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This Rizal Sect don't really worship Rizal as a god, but actually they honor Rizal and

other Filipino heroes much like Catholics honor saints. They do not pray to our dead
heroes, however. It is easy to still believe in innocence and redemption in Kinabuhayan
(Tagalog word meaning "Redemption"), a barrio on the lower slopes of Mt. Banahaw
less than 3 hours south of Manila by road. With its wooden, gas-lamp lit homes, lush
vegetation, and rustic courtliness, Kinabuhayan belongs to another era. Banahaw - the
center of millenarian revolts against the Spanish and the Americans - is today the base
of many folk-religious sects who, believing the mountain to be a source of mystical
powers, view it as sacred, calling it a New Jerusalem. Despite their different beliefs, the
sects coexist in remarkable live-and-let-live harmony.
The people attends a ritual at the church of one particular sect. Tres Personas, Solo
Dios (Three Persons, One God) - built like a traditional Catholic chapel, with cruciform
windows. The celebrant wears a bishop's hat & a white, gold-trimmed chasuble over a
light blue vestment, and is attended by an acolyte who rings a bell often and with relish.
Both have beautiful long raven hair that reaches below their shoulders. Both are
women.
Over us drift atonal hymns sung by a choir. The Congregation, dressed in white, sits on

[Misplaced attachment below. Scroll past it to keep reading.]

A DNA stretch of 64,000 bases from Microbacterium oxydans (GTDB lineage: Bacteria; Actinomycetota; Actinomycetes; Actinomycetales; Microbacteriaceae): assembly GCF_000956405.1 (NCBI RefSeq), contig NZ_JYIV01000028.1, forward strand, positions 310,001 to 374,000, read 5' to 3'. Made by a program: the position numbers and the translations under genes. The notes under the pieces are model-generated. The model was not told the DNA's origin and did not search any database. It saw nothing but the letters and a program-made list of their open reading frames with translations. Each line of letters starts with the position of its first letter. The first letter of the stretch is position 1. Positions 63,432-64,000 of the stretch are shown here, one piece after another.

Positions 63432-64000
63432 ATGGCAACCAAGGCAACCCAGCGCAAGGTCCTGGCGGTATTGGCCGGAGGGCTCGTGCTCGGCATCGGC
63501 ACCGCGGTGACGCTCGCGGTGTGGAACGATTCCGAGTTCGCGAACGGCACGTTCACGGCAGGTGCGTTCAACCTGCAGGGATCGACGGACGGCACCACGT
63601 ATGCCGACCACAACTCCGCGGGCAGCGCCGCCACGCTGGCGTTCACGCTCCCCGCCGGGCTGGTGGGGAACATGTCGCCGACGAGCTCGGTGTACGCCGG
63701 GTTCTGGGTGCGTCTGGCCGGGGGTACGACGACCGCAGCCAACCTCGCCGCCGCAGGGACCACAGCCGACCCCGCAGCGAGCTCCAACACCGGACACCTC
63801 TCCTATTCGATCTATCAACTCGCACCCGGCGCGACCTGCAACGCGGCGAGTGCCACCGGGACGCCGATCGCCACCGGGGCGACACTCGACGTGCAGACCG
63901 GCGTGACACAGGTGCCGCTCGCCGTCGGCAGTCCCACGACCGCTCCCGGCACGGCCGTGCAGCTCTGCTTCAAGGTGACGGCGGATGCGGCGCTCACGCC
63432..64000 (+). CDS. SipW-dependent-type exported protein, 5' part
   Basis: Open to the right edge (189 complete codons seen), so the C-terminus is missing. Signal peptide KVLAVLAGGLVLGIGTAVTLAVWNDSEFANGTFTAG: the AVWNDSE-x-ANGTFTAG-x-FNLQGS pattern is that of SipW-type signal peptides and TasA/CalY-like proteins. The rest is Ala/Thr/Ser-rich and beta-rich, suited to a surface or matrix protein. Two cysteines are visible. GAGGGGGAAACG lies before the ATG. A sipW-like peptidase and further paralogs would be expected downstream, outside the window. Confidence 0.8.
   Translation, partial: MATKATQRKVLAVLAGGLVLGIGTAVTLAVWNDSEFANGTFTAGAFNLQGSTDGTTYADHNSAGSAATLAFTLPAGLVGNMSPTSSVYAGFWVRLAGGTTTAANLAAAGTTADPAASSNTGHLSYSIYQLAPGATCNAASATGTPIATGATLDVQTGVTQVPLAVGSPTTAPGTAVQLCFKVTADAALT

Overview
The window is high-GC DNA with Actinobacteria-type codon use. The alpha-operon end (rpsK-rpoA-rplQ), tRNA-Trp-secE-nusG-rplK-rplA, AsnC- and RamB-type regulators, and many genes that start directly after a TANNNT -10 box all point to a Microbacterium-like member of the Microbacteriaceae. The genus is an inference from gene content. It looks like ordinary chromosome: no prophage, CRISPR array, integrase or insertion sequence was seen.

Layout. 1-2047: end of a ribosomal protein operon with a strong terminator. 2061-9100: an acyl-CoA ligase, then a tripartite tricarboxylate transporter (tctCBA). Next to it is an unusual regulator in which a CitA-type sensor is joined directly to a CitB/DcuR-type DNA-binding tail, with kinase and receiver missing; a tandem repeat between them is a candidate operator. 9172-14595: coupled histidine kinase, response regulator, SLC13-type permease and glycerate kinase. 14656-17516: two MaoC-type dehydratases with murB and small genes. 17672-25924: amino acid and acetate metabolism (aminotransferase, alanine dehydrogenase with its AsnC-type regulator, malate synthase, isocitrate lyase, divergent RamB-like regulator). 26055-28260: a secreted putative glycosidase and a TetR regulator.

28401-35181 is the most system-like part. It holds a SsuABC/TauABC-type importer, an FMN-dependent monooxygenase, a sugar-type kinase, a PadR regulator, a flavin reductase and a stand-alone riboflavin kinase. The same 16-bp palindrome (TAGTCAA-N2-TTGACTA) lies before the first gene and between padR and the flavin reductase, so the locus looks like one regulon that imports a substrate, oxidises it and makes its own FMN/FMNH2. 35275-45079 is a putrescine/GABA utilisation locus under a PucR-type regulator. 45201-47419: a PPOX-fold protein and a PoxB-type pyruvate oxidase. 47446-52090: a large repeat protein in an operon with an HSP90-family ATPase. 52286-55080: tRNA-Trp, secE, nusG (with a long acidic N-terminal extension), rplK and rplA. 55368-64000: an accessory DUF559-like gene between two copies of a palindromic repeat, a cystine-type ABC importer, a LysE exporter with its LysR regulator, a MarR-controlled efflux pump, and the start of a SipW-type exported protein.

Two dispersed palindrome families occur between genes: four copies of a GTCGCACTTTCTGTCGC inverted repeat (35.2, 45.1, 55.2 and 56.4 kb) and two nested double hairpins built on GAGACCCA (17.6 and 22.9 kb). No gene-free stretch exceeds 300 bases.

chairs. After a while, the celebrant turns around to face us. She greets everyone "Good
Morning," enunciates a few principles of right behavior, and declares the mass over.
She takes a seat, while prayers are said and a hymn sung before the faithful exit & walk
home.
A man declares that the sect has essentially the same beliefs as Catholicism but that
"Catholics follow the wrong route, going every which way. Our path is more direct. And
Christianity came from the Spanish. Our way is truly Filipino." Intensely nationalistic, the
sects regard the country's revolutionary heroes as figures akin to saints. The figure most
venerated by Tres Personas, and indeed by all the Banahaw sects, is Jos Rizal. This
35 year old Tagalog, executed at dawn by the Spanish in 1896, was a 19th century
renaissance man -doctor/scientist, polyglot, novelist, poet, painter, sculptor, city palnner,
and fencer - who came to be known as the Great Malay. He also wrote 2 Spanishlanguage novels, Noli Me Tangere & El Filibusterismo. In them, Rizal is a harsh critic of
friar abuses; the reforms he envisioned would have kept Spanish rule but with a much
reduced role for the Church. According to my impromptu informant, Rizal was about to
establish his own religion when the Spaniards had him executed by firing squad. The
friars had wanted him out of the way to protect the Church's supremacy, rather than for
any role he might have had in fomenting revolution against the civil authorities.
To the residents of Banahaw, Rizal is seen as an avatar of the New Order. However,
where the American colonial rulers had exalted the Great Malay as a national hero

because of his pacifist views - thereby diffusing (so they hoped) violent oppostion to
their rule - the Banahaw sects have claimed him as a way of reasserting their long-held